Descriptions of the clinical presentation of yaws in indigenous Guyanese patients [31] support the “transitional” position of South American subsp. pertenue strains, between Old World non-venereal and subsp. pallidum strains, indicated by the genetic comparison in this study. These yaws patients, who are inhabitants of Guyana's interior, typically present with a chancre (a chronic, painless ulcer with raised margins) similar to the type seen in venereal syphilis, though found in children and in extra-genital locations. This clinical presentation is quite different from the textbook “frambesiform” lesion characteristic of yaws in Africa and Asia. It is possible that this distinctive lesion results from differences in the pathogen genome, although host differences, both cultural and genetic, may also play a role. Though modern travel increases the probability that a strain present in one place may have been recently introduced from another, the isolation of the aboriginal population from which these strains were collected, as well as their unique genetic and clinical characteristics, makes such an event unlikely. It is possible that these strains possess some of the characteristics of subsp. pallidum strains while still retaining many of the features of subsp. pertenue strains, including a non-sexual transmission mode. The condition of the two samples precluded a complete comparative study involving these strains, but the distinct genetic make-up indicated by the available data makes further study of South American subsp. pertenue strains desirable, if additional samples can be gathered in the future.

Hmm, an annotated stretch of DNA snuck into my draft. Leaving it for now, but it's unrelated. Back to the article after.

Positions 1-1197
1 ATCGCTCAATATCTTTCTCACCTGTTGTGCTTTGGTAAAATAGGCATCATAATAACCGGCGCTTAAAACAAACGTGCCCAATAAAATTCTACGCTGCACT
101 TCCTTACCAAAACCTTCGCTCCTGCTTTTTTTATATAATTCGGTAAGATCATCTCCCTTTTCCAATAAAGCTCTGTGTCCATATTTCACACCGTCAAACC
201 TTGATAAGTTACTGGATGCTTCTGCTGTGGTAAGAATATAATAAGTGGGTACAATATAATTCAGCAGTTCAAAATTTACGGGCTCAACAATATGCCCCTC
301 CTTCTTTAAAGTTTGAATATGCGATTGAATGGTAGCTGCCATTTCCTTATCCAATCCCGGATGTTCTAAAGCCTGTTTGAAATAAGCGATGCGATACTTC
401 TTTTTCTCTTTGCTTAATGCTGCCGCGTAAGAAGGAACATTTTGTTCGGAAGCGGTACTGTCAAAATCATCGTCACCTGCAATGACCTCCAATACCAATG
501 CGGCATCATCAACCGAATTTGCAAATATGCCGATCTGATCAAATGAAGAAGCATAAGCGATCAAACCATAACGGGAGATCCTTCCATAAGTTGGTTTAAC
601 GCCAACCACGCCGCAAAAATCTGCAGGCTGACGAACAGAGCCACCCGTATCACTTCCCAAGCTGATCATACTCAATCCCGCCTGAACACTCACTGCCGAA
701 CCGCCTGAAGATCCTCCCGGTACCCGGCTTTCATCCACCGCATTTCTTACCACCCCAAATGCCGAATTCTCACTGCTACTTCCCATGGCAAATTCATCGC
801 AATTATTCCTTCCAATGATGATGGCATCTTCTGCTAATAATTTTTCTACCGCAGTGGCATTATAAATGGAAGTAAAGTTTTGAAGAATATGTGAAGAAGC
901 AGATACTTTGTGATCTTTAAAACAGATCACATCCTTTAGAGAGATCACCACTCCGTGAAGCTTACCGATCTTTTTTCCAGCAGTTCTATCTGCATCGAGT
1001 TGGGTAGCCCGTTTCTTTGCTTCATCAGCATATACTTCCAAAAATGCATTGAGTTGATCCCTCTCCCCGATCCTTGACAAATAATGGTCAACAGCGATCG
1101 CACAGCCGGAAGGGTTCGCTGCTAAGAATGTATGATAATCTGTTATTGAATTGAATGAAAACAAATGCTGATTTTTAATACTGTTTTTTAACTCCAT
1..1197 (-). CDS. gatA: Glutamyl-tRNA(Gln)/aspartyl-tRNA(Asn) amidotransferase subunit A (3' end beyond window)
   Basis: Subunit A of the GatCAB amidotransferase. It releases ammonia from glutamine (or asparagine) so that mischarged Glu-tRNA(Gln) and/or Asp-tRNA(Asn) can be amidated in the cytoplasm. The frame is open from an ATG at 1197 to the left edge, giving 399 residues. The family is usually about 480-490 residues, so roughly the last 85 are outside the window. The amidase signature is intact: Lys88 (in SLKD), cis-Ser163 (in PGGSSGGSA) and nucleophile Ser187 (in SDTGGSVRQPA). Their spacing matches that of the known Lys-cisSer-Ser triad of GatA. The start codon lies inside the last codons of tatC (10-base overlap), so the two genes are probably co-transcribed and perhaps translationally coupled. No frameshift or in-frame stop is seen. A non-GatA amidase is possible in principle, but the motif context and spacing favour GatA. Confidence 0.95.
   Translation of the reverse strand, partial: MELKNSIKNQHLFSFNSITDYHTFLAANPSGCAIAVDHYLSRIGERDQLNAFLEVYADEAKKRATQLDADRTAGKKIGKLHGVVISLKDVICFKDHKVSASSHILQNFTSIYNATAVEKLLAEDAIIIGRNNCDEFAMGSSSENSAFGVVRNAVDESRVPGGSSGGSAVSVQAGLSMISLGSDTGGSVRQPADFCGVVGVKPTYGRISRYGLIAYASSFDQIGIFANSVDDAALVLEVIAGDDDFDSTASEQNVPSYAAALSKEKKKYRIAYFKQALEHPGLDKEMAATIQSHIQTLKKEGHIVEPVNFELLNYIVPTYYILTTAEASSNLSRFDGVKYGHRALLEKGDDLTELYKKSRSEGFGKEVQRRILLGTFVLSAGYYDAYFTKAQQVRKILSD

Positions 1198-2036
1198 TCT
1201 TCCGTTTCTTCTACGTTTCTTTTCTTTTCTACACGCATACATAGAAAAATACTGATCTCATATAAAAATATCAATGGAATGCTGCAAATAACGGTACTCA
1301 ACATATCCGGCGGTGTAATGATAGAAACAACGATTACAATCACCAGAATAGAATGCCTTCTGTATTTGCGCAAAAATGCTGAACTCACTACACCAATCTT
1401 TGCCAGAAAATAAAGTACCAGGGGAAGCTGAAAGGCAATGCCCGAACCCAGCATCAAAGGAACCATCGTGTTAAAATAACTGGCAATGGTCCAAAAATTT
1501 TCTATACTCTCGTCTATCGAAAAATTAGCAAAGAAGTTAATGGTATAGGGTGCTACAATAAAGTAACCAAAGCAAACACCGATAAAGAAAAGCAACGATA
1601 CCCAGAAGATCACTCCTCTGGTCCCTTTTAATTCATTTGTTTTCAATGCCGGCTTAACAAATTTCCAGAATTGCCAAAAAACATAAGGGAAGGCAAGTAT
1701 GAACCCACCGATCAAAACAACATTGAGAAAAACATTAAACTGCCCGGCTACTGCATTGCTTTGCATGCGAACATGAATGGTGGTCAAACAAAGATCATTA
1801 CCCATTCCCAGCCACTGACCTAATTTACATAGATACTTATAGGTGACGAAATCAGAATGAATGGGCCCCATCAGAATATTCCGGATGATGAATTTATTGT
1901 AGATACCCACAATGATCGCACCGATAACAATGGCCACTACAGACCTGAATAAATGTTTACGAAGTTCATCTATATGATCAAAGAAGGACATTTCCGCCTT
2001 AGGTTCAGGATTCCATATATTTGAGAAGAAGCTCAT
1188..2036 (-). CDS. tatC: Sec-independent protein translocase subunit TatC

Although the data suggest that venereal syphilis-causing strains arose recently, from a New World progenitor, the transmission mode of the ancestral bacterium remains unclear. The closest relatives of syphilis-causing strains in this study were non-venereally transmitted. However, because of the disappearance of endemic treponemal disease from South America it was only possible to study two indigenous strains from this continent, gathered in close proximity. It is possible that a strain even more closely related to subsp. pallidum once existed in pre-Columbian South America and was transmitted venereally. Paleopathologists have assessed the age distribution of treponemal infection in pre-Columbian Native American populations, in hopes of determining the mode of transmission in these civilizations. However, because permanent bone remodeling due to treponemal infection usually occurs in tertiary-stage disease, which can take many years to develop, it is difficult to determine at which age individuals typically contracted the infection in past populations, even when finds are abundant [56]. Several possible cases of congenital syphilis, believed by many to occur only in venereal infection, have been reported from pre-Columbian America, but the diagnoses remain tentative [56]. Some researchers have attempted to determine the nature of treponemal infection in past populations through statistical comparison of specific pathologies in the skeletal record. Based on this method, they assert that the treponemal infection present in the Dominican Republic at the time of Columbus's landing was more akin to venereal syphilis than yaws or endemic syphilis [57]. However, this method remains controversial, because of the limited samples from which specific pathology rates have been determined for each disease [56]. Therefore, it is not clear whether venereal syphilis existed in the New World prior to Columbus's arrival. While it is possible that Columbus and his crew imported venereal syphilis from the New World to Europe, it is also possible that the explorers imported a non-venereal progenitor that rapidly evolved into the pathogen we know today only after it was introduced into the Old World. Indeed, analysis of the changing descriptions of venereal syphilis following its appearance in Europe have led many to believe that the pathogen did evolve rapidly after its initial introduction [16]. Given the limitations of the available data, the question of whether the progenitor of modern syphilis-causing strains was venereal or non-venereal may remain unresolved.